Galician cultural heritage is characterized by its richness, diversity and geographical spread, as well as by linking the surrounding landscape. Megalithic monuments like dolmens, rock carvings, and castros ―fortified settlements from the Iron Age― abound. There are numerous Roman remains ―the walls of Lugo, a World Heritage Site, or the Tower of Hercules in A Coruña― being prominent among them.
But if something makes it a European benchmark, that is the multiple arteries of the road to Santiago de Compostela, a UNESCO World Heritage Site and cultural meeting point for the millions of pilgrims who have followed the Jacobean routes throughout history. The Ways of St. James, which had its peak in the Middle Ages, were declared the first European Cultural Itinerary by the Council of Europe and they are now travelled each year by thousands of people.
The goal of the pilgrimage route is the Cathedral of Santiago de Compostela, one of the main symbols of Galicia due to its heritage value, its historical significance in shaping the European identity and its projection for the image of Galicia abroad.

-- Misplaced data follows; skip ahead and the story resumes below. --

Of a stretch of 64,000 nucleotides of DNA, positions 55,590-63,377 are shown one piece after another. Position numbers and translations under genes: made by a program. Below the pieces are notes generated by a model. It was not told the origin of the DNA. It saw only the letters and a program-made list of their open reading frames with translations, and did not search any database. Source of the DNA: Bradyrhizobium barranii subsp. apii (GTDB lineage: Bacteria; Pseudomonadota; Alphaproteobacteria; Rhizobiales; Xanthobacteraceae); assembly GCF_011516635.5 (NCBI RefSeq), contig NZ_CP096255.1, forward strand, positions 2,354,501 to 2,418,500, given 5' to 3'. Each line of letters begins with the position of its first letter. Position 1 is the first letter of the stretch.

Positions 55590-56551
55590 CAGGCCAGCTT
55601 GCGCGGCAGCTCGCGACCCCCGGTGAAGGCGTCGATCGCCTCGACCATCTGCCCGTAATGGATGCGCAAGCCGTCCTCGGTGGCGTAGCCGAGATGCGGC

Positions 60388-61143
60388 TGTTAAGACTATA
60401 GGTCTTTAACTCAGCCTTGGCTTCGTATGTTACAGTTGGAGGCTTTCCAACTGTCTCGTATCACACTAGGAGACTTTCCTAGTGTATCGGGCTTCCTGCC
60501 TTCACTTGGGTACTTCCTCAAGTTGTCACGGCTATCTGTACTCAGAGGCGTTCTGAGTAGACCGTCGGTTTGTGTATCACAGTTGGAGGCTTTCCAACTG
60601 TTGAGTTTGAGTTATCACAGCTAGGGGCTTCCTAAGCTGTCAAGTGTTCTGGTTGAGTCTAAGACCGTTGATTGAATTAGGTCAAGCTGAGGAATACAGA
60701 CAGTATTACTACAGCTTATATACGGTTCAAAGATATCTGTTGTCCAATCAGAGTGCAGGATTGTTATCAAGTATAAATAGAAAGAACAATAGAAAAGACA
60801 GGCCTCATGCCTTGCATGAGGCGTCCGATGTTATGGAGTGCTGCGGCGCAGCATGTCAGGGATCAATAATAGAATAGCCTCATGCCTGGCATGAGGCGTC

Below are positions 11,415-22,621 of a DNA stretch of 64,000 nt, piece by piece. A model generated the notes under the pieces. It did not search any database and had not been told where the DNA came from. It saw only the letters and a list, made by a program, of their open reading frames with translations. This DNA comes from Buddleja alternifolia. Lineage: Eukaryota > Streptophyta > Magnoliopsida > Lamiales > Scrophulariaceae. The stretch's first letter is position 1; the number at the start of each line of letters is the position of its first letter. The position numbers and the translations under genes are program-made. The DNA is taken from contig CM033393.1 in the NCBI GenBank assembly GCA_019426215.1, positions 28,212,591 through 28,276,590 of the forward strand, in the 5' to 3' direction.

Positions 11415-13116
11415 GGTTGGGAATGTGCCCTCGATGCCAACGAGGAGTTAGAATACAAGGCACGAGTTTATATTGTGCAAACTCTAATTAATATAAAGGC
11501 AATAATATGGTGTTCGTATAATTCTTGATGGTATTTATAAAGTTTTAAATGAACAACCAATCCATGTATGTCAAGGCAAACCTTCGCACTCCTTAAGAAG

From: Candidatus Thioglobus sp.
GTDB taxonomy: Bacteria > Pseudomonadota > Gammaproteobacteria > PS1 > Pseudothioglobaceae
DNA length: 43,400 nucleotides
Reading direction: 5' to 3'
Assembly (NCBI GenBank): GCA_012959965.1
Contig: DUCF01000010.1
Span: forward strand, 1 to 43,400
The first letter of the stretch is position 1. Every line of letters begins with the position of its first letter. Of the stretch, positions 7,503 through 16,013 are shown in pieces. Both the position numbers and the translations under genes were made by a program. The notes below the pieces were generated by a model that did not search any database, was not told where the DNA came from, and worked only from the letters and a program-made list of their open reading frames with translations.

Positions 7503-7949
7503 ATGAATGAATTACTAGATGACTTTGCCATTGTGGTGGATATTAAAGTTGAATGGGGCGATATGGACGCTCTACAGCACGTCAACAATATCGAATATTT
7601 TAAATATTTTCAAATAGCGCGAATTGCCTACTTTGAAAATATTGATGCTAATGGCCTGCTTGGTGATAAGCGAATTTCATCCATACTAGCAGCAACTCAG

With over 30,000 towns, Galician landscape is deeply humanized. Its territory is dominated by stone buildings, mainly churches, granaries and stone crosses.
Galicia also has a very rich musical, literary, theatrical, etc. culture. Even oral culture still keeps alive ancient customs and stories full of imagination where reality and fantasy blend. This living popular culture made it possible to pass the collective memory and language of Galicia from generation to generation for centuries up to the present time.